Recent advances in human-centric lighting are setting the stage for what may be a budding opportunity for light emitting diode (LED) manufacturers.
The use of different light colors to impact human emotions has been growing in recent years. Different light colors are being experimented with during different times of the day—for example, yellow light in bedrooms, blue lights in offices. LEDs are also being used as a light source in order to maximize plant growth and even in dairy operations, according to a recent study from Michigan State University on how to increase cow milk production using LED lighting.
Recently, the U.K.’s Gatwick airport installed blue lights in their commuter rail station platforms in an effort to reduce the number of suicides at the station. The airport is following the lead of Japan, which began installing blue LED lighting in Tokyo in 2009 in order to combat a high number of suicides happening at railways in the country. Gatwick’s decision also came as a result of a Japanese study, which found that the country saw a decrease in the number of suicides by 74% in railway and commuter rail stations where blue LEDs were installed.
“The potential effects of lighting on humans have been known for a long time, but actual practical applications have started more recently,” says Fabian Hoelzenbein, lighting and LED analyst with IHS.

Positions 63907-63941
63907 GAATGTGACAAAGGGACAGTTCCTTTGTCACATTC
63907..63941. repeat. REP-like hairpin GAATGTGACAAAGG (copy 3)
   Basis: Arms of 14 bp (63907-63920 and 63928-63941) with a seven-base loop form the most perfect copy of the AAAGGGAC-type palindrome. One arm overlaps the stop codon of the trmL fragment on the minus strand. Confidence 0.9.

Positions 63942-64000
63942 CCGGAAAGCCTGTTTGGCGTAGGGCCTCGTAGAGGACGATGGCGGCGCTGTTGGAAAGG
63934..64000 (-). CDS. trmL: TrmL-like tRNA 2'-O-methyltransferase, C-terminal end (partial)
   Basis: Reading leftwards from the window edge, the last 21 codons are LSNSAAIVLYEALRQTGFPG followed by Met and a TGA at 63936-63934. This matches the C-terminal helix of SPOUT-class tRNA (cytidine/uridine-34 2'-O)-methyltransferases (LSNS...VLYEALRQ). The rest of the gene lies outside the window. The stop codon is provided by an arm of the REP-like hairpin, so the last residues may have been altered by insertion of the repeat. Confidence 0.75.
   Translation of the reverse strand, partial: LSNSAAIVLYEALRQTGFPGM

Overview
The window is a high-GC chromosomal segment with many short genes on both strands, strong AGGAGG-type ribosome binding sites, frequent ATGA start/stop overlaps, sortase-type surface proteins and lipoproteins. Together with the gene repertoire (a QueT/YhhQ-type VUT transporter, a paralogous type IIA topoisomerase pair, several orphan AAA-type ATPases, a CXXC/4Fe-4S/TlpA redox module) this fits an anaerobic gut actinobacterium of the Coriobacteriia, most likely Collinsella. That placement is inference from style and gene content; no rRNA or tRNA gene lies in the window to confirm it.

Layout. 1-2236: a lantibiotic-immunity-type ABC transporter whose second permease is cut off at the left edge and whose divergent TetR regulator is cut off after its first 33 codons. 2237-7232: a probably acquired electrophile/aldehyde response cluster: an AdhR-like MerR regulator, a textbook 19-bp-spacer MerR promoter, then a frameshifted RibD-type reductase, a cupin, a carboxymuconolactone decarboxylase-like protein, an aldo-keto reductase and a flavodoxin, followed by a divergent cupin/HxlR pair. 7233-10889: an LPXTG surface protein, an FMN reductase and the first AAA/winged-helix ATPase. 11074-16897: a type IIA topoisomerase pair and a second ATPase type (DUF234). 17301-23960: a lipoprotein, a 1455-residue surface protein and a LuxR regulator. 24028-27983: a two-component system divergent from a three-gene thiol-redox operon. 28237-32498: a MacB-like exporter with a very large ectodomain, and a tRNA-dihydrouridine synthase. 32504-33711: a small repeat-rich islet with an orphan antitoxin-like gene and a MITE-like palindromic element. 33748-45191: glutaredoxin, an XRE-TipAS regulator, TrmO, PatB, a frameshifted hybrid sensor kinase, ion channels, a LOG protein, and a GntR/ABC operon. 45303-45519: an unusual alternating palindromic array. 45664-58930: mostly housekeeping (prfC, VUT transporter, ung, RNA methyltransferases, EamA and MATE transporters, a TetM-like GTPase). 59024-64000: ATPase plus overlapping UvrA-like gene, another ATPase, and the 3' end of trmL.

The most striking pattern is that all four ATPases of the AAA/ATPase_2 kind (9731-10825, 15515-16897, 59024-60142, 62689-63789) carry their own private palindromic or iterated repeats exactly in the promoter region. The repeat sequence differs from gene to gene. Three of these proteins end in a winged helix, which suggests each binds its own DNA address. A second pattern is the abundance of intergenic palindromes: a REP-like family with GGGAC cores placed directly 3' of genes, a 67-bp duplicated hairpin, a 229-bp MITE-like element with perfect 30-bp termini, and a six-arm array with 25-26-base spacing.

The Japanese researchers focused on the prevention effort by a Japanese railway company that installed blue LED lamps on railway platforms to prevent people from committing suicide. Using panel data from 71 train stations between 2000 and 2013, the researchers compared the number of suicides before and after the installation of the blue lights at 14 stations where the lights were installed. They also looked at data from five neighboring stations on the same railway line.
The researchers found that the introduction of blue lights decreased the number suicides by 74% at stations where the blue lights were installed. At the same time, it did not result in a systematic increase in the number of suicides at the neighboring stations.
Hoelzenbein says that numerous examples of human-centric lighting projects exist, including the railway and metro station project in Japan as well as the introduction of lighting schemes in offices to improve worker productivity.
Hoelzenbein says the market for human-centric lighting is in its infancy, and that development is still too few to predict how this market will evolve. However, he says that this will be “the next big thing” in lighting.
“Similarly [to the adoption of LEDs], it might be some time before we see these move from scientific projects to actual applications,” he says.
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